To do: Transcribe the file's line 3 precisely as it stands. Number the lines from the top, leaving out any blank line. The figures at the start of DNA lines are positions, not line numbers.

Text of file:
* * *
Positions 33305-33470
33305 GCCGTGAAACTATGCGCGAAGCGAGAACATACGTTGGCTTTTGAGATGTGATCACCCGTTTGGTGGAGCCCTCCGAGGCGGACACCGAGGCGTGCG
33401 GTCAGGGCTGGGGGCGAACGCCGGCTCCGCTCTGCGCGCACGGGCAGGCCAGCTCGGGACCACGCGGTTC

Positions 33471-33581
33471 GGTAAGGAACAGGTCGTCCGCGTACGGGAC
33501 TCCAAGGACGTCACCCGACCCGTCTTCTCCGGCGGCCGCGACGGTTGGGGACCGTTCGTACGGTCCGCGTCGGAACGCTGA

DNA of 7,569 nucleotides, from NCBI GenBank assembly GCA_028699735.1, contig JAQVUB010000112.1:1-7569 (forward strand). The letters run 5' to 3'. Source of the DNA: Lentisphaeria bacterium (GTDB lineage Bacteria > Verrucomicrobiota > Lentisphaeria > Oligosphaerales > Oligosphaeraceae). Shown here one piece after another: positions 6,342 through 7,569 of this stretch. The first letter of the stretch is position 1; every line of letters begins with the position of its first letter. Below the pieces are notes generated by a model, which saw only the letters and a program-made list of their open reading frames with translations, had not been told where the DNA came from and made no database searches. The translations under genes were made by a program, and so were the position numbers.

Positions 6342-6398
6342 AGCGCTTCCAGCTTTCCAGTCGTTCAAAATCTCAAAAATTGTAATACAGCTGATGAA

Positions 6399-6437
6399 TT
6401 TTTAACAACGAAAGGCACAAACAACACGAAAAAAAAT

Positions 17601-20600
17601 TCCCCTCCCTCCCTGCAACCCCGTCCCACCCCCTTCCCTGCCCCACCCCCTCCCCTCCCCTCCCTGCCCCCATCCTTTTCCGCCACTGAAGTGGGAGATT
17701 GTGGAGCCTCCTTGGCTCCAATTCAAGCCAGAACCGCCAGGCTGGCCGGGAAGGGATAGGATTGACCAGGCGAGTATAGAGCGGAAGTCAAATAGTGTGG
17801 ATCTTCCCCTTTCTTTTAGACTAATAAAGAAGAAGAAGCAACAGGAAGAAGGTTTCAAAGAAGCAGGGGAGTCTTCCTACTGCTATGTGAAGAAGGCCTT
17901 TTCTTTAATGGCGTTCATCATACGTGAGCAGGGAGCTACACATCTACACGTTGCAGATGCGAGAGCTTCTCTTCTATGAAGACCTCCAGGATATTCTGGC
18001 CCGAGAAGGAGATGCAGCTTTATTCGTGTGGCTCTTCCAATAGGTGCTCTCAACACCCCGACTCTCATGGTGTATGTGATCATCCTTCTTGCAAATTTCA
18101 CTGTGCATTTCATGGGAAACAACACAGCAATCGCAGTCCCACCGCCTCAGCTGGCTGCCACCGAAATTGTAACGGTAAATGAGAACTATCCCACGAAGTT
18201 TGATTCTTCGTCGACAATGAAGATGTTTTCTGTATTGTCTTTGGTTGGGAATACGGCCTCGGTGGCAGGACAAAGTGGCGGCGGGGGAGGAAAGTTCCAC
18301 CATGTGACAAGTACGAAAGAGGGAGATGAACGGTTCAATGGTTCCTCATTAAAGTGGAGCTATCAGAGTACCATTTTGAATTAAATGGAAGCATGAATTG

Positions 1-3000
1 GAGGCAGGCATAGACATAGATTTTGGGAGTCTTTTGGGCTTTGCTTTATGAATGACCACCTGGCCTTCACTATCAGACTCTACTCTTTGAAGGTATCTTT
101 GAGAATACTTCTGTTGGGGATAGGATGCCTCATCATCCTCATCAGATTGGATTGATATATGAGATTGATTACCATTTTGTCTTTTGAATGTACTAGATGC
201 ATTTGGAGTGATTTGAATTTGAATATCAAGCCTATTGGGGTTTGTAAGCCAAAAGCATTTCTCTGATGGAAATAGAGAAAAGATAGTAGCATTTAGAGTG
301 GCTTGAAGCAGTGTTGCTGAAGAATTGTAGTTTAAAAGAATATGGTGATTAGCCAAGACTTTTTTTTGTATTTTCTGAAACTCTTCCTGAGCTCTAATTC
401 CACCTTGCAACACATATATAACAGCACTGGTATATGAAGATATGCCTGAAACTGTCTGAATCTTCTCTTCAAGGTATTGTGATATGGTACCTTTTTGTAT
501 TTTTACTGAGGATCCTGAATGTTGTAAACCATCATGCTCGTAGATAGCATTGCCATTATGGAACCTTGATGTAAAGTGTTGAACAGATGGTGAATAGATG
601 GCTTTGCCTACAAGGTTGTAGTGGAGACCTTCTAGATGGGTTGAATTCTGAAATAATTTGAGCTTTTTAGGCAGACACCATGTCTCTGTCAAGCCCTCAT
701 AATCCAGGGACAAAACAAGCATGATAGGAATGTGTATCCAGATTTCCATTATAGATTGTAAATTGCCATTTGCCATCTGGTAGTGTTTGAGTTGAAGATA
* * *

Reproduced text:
33401 GTCAGGGCTGGGGGCGAACGCCGGCTCCGCTCTGCGCGCACGGGCAGGCCAGCTCGGGACCACGCGGTTC